Newcastle Terrace Boys - Pt 2

Last updated : 07 February 2007 By Footy Mad - Editor
Italy has suspended it's season because of football violence, and ex-Newcastle defender Jean-Alain Boumsong says the Italians must learn a lesson from the English game.


We have spoken to five Newcastle fans who were there during the height of the football violence of the 1970's and 1980's and asked them how the game has changed in this country ... and what the Italians can learn from it.

These lads were involved in Newcastle's most notorious terrace fights, but explain why "firms" have buried their differences and why Italy must get back to reality and encourage families to return to the sport ... just like in England.

This is a five-part article, on this website for the next five days. The names of the contributors have been changed for obvious reasons. Second up is JOE "THE BEAR" from Scotswood.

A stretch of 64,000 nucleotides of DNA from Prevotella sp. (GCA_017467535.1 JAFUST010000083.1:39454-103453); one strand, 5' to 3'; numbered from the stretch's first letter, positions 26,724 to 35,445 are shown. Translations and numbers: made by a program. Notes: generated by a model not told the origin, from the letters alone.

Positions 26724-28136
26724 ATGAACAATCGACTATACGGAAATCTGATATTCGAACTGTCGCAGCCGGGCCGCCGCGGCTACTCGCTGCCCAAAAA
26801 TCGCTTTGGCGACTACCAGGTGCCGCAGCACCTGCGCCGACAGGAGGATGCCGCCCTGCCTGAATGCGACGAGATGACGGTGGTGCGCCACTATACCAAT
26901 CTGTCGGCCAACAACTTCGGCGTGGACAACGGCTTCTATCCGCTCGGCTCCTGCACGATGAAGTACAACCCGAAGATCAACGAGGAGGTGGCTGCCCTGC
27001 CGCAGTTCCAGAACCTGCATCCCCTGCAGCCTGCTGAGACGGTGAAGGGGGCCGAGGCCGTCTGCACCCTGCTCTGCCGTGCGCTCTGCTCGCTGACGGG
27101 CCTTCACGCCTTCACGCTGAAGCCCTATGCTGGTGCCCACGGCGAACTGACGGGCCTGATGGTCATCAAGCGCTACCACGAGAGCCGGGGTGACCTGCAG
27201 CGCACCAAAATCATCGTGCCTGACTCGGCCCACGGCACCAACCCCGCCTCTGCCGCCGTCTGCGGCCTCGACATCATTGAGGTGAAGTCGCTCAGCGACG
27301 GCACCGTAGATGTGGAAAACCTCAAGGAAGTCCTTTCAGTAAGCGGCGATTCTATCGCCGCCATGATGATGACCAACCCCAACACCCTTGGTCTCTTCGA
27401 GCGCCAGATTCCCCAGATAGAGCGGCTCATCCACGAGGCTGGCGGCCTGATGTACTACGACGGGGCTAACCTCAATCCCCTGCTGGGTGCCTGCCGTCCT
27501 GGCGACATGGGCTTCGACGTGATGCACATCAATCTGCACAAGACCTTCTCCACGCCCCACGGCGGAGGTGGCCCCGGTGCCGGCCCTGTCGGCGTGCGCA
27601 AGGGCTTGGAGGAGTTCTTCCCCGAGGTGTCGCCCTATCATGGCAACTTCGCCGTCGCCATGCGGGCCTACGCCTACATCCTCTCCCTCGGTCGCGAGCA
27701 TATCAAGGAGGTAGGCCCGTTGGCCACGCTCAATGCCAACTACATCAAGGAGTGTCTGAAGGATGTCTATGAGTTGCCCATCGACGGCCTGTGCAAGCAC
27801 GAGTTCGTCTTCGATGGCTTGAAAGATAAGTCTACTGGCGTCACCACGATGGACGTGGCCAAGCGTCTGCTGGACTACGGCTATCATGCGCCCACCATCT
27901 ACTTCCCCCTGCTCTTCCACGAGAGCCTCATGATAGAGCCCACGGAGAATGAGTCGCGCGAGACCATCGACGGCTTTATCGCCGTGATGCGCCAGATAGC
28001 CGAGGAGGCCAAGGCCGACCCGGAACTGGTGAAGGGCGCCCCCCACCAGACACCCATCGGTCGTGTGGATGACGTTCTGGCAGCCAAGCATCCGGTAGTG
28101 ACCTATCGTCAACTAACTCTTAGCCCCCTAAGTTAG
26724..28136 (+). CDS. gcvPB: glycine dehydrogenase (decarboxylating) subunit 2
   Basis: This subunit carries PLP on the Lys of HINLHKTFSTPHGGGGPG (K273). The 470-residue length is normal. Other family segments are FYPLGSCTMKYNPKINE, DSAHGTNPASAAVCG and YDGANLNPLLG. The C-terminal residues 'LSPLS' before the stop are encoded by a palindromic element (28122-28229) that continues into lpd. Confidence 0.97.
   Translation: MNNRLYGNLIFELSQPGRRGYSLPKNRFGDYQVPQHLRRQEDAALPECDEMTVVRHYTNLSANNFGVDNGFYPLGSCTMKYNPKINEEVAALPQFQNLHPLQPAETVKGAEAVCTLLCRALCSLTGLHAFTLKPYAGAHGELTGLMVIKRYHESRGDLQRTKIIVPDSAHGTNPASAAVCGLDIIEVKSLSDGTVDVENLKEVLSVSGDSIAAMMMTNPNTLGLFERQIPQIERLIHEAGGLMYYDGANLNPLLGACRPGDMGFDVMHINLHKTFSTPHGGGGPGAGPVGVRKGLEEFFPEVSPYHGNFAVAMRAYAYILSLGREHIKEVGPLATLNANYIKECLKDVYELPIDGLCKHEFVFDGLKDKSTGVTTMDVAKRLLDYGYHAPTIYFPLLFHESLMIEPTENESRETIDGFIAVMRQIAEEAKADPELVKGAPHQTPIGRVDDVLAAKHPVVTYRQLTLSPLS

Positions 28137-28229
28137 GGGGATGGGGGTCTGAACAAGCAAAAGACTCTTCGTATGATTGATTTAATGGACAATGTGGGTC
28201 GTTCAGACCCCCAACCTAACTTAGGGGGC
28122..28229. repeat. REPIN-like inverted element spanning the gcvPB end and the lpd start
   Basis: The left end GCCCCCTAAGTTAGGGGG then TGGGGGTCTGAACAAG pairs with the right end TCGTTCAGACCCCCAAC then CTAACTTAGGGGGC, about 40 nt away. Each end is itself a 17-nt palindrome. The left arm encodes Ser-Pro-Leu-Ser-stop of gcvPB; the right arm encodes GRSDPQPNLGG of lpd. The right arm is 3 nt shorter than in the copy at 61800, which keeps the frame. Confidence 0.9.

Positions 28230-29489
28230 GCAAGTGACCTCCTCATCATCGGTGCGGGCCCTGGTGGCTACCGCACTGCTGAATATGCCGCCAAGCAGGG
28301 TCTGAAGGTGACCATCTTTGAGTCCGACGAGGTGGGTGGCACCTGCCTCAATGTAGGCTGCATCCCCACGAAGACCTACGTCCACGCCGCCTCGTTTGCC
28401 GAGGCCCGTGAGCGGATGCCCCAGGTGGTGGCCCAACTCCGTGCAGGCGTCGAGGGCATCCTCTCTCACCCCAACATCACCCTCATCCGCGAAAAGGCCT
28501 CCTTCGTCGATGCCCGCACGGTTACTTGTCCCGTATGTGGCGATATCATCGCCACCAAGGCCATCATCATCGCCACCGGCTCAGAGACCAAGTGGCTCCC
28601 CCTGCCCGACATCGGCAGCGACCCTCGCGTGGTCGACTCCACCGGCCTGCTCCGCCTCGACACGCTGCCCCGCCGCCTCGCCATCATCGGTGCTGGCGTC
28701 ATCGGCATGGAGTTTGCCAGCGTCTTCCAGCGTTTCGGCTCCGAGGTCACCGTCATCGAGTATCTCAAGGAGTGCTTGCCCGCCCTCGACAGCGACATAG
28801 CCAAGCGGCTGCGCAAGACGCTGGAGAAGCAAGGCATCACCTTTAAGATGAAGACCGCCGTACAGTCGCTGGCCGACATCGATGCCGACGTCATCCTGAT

First question: What methods used by the police and authorities stop football violence?

"Banning orders are a waste of time, as it's so easy to travel these days. The bizzies stop you on the strength that they think you're up to something, but they don't have the rights that you think they have. But no-one knows that, and you try telling a copper he's got no right to arrest you. It's not going to go down.
"They use grasses, that's how they're on top in this country. They get lads on a bad charge, put the fear of God in them threatening a stretch, then offer a deal for information on who's doing what, and where. They don't get lifted because they're on the ****ing payroll."

Second question: What is the answer to the problem in Italy?

"From my experiences abroad the bizzies ARE the problem. They need a crash course in dealing with football fans. There will be a backlash from them because of what happened at the weekend, and they will have public opinion on their side. But at times it takes a disaster to put things right.

"Hillsborough changed the face of football violence in this country. It was not caused by violence, but it showed how dangerous it can be going to a big stadium to watch a game of football."